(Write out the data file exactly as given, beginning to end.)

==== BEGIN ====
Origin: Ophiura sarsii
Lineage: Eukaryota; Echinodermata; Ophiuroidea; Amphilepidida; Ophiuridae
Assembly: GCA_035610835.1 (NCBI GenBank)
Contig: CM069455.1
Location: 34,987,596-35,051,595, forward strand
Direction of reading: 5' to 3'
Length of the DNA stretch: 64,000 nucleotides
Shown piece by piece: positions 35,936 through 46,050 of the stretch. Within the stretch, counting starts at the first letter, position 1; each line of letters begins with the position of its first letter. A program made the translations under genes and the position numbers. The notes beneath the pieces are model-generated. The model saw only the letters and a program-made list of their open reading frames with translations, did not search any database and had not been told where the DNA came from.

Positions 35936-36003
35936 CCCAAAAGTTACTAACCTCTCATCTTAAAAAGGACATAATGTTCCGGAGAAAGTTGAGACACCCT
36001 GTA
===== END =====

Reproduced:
Origin: Ophiura sarsii
Lineage: Eukaryota; Echinodermata; Ophiuroidea; Amphilepidida; Ophiuridae
Assembly: GCA_035610835.1 (NCBI GenBank)
Contig: CM069455.1
Location: 34,987,596-35,051,595, forward strand
Direction of reading: 5' to 3'
Length of the DNA stretch: 64,000 nucleotides
Shown piece by piece: positions 35,936 through 46,050 of the stretch. Within the stretch, counting starts at the first letter, position 1; each line of letters begins with the position of its first letter. A program made the translations under genes and the position numbers. The notes beneath the pieces are model-generated. The model saw only the letters and a program-made list of their open reading frames with translations, did not search any database and had not been told where the DNA came from.

Positions 35936-36003
35936 CCCAAAAGTTACTAACCTCTCATCTTAAAAAGGACATAATGTTCCGGAGAAAGTTGAGACACCCT
36001 GTA